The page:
The technique of expressing requirements as user stories is one of the
most broadly applicable techniques introduced by Extreme Programming. User
stories are an effective approach on all time constrained projects, not
just those using XP. In this session we will look at how to identify and
write good user stories. The session will describe the six attributes all
good stories must exhibit and present thirteen guidelines for writing
better stories. We will explore how user role modeling can help when
gathering a project’s initial stories.
Who Should Attend:
This class will be equally suited for managers, analysts, customers,
programmers, testers, product owners, or anyone who needs to express or
understand the requirements of a project.
Value Stream Mapping
Mary Poppendieck, Tom Poppendieck
Value Stream Mapping is a Lean tool that has a long history of uncovering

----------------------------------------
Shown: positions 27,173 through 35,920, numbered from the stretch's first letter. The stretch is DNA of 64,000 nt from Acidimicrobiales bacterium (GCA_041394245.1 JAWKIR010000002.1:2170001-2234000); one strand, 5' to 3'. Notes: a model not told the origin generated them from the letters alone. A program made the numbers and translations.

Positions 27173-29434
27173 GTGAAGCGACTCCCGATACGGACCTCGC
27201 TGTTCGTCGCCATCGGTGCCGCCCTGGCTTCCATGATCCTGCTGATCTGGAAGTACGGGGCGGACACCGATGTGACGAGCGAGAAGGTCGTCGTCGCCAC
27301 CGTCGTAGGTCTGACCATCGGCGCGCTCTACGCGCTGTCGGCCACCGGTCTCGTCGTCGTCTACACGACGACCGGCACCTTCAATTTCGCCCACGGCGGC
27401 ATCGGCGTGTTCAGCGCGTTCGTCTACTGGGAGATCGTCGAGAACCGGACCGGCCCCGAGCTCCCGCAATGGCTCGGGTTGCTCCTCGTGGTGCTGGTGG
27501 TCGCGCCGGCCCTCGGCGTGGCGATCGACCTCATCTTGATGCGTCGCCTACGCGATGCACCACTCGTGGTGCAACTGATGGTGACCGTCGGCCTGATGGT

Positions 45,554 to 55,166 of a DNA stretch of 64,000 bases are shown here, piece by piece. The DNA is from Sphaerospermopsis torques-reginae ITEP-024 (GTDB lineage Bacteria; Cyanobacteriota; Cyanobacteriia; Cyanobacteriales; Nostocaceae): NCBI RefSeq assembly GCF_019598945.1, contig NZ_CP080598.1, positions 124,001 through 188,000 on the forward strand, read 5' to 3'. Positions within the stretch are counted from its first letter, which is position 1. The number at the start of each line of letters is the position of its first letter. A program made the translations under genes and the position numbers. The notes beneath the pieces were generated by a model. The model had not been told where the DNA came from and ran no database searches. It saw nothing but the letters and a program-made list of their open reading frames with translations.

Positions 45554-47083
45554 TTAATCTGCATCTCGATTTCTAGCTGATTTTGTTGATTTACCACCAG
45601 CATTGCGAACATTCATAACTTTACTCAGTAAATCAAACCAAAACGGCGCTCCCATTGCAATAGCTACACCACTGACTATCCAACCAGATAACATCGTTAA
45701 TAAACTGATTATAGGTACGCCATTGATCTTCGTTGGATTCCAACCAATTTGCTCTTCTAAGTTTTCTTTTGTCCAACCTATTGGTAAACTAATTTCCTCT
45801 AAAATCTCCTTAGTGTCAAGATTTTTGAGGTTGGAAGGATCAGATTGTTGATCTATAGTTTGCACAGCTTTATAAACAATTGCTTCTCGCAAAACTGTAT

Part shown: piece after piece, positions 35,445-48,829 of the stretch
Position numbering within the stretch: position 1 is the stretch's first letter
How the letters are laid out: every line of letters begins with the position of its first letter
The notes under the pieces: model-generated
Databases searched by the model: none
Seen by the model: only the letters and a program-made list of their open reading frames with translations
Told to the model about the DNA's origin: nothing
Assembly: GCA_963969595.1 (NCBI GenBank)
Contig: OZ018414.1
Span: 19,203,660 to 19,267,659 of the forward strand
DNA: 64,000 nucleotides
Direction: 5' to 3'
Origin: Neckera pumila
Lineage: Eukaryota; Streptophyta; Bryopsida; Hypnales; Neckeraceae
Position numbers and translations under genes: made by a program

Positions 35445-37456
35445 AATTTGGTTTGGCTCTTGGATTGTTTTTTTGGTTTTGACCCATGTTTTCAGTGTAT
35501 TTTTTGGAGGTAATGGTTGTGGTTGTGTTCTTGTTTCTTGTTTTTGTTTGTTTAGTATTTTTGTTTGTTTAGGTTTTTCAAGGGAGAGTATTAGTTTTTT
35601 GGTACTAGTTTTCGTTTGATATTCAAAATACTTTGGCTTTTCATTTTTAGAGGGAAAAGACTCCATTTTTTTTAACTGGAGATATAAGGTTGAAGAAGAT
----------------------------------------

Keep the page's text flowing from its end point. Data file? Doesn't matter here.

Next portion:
waste in manufacturing and operational settings; it is also a great tool for
software development. In this session, participants will learn simple rules
for creating value stream maps, and teams will create maps of real
situations. The resulting value stream maps will be presented and critiqued,
so participants can envision for themselves how they might use this
Participants will discover, through hands-on experience and discussion, how
to create and use value stream maps. As the maps are constructed and
analyzed, participants will discover how value stream maps create a new
perspective on the software development process, one that they can use to
evaluate their workflow and pinpoint the biggest opportunities for
Who Should Attend
This workshop will interest managers and team leads who understand Agile